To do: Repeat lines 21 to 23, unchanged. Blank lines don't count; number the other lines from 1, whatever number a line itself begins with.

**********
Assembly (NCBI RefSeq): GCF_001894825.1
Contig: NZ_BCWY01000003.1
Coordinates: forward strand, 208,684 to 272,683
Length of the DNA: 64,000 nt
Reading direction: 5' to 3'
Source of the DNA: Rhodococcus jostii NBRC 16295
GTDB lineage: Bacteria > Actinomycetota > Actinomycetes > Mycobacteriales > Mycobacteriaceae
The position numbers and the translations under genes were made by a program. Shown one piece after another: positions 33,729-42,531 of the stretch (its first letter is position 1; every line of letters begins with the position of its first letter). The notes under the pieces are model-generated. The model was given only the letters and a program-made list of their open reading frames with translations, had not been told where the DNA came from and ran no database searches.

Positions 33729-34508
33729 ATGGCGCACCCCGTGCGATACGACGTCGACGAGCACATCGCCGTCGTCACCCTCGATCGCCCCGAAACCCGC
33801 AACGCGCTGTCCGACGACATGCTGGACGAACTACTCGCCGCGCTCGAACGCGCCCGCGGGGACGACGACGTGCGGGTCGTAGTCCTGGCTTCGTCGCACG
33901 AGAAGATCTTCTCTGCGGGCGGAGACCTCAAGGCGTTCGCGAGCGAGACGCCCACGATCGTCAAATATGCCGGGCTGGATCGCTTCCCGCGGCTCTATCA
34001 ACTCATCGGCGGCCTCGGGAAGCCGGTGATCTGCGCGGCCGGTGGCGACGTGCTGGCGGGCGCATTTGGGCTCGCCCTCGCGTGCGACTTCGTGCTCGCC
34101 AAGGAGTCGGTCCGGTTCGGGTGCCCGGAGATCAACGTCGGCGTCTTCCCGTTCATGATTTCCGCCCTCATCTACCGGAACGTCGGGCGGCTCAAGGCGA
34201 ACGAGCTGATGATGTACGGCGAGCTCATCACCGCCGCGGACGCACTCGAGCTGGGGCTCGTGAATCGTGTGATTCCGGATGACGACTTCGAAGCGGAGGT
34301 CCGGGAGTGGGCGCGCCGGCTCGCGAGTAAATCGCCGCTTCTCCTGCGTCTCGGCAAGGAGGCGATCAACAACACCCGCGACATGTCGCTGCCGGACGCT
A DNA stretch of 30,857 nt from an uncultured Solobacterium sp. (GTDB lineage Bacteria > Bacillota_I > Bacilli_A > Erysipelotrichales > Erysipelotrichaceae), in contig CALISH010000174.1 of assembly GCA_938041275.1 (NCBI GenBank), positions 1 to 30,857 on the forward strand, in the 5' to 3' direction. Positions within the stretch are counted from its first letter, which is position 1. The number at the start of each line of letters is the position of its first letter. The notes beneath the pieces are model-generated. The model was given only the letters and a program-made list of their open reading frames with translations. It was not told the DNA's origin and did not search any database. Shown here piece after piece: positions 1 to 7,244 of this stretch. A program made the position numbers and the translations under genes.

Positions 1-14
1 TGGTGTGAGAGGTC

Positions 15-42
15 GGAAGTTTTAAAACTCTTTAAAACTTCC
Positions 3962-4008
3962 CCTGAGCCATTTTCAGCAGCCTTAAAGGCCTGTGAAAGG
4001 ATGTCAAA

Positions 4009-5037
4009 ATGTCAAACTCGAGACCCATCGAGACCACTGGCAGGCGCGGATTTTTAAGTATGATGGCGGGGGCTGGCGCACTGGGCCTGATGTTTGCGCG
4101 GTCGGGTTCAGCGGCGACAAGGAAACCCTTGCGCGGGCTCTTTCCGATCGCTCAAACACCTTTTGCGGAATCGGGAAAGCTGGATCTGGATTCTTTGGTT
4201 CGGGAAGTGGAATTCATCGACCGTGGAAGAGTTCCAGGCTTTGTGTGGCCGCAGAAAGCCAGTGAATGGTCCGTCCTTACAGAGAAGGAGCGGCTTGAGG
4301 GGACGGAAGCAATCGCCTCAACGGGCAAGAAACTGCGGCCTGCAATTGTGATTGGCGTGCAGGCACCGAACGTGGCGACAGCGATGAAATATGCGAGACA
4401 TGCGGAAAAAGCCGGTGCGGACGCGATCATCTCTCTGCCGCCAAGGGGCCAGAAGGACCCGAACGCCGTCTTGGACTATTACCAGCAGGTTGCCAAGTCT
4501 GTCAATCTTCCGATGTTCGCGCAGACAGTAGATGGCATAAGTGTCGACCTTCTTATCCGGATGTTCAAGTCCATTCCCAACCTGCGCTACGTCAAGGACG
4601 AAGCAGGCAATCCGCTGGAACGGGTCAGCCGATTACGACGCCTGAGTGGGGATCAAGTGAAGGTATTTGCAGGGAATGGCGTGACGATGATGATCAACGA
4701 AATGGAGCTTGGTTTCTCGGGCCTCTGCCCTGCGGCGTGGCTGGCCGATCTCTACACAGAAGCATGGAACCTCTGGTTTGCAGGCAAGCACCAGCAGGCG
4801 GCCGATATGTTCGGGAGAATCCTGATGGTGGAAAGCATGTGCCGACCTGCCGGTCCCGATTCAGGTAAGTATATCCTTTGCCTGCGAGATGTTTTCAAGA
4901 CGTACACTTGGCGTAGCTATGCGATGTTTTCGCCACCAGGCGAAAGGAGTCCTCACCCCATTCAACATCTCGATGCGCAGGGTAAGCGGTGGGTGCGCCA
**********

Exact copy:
15 GGAAGTTTTAAAACTCTTTAAAACTTCC
Positions 3962-4008
3962 CCTGAGCCATTTTCAGCAGCCTTAAAGGCCTGTGAAAGG